Please comment here what worked for you.

Shared Client and Server configuration with custom ActionResult – Solving it in a DRY way

I’m developing a MVC application and there are some configurations I want to use both on client and server side but I don’t want to replicate them, I want it be DRY (Don’t Repeat Yourself). Having it gives me the hability of changing some value on both sides without deploying the application again.

I could have created my properties in my AppSettings section and then print the variables on a page, but the AppSettings would become huge and the page header a mess.

Here is the solution I end up with. I created a JSON file containing my propeties, like so:

common.json

{
	"highlightProductId": 5,
	"bannerEnabled": false,
	"passwordLength": 15,
	"adURL": "http://google.com/ad"
}

That allows me to use the Newtonsoft or any other JavaScript parser like the JavaScriptDeserializer from .Net and have that JSON as a class. You can also deserialize it as “dynamic” if you are using the Newtonsoft library.

Well, that solves the problem for the server side. The client side though would have to call jQuery.getJSON to be able to read that file but that slows the page loading down and doesn’t give the user a nice experience because the user has to wait until the ajax call gets finished, so it can continue processing the rest of the script.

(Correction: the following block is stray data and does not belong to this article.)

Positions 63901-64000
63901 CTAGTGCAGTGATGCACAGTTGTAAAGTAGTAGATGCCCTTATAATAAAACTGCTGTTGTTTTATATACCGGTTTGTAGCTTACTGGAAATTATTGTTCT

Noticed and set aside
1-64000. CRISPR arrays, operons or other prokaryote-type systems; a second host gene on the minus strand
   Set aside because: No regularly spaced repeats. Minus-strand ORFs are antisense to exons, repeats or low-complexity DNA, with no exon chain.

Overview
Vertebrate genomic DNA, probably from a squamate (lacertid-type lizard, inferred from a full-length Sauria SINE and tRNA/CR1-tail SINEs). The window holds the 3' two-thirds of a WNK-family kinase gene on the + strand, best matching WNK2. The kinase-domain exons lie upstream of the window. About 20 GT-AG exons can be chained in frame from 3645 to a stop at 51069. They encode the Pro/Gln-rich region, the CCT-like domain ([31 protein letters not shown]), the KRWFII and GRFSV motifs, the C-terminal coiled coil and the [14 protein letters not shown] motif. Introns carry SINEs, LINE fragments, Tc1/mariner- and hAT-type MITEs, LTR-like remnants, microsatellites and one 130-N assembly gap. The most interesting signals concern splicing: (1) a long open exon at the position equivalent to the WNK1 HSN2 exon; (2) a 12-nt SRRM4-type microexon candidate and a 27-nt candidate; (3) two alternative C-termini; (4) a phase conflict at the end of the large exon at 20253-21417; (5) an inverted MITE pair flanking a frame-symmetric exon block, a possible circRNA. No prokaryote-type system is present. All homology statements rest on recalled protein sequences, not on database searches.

What I did was to turn that JSON into a JS file. To do that, you just have to assign that JSON to a variable and then you can embed the result in the page as a JavaScript file!

var common = { };

That is a valid JS file!

Now let’s teach MVC how to do that. Create the file below:

namespace System.Web.Mvc
{
    using System;

    public class JsonToJavaScriptResult : ActionResult
    {
        public string Prefix { get; private set; }
        public string JsonFile { get; set; }

        public JsonToJavaScriptResult(string prefix, string jsonFile)
        {
            JsonFile = jsonFile;
            Prefix = prefix;
        }

        public override void ExecuteResult(ControllerContext context)
        {
            if (context == null)
            {
                throw new ArgumentNullException("context");
            }

            HttpResponseBase response = context.HttpContext.Response;
            response.ContentType = "application/x-javascript";

            response.Write(Prefix);            
            response.WriteFile(JsonFile);
        }
    }
}

There we are creating a custom ActionResult that concatenates the prefix – which are the part that will hold our variable name – with the content of the file – our JSON – and writes it all to the page buffer.

Now let’s make our Controller that will use the newly created class.

    public class SharedController : Controller
    {        
        //
        // GET: /Shared/Script

        public JsonToJavaScriptResult Script()
        {
            const string fileName = "common.json"
            const string prefix = "var Shared = ";
            var jsonFile = Path.Combine(AppDomain.CurrentDomain.BaseDirectory, fileName);

            return new JsonToJavaScriptResult(prefix, jsonFile);
        }
    }

The last step is just insert the script tag in your page that will embed our code.

<script src="@Url.Action("Script", "Shared")" type="application/x-javascript"></script>

and you can do something like that

<script type="text/javascript">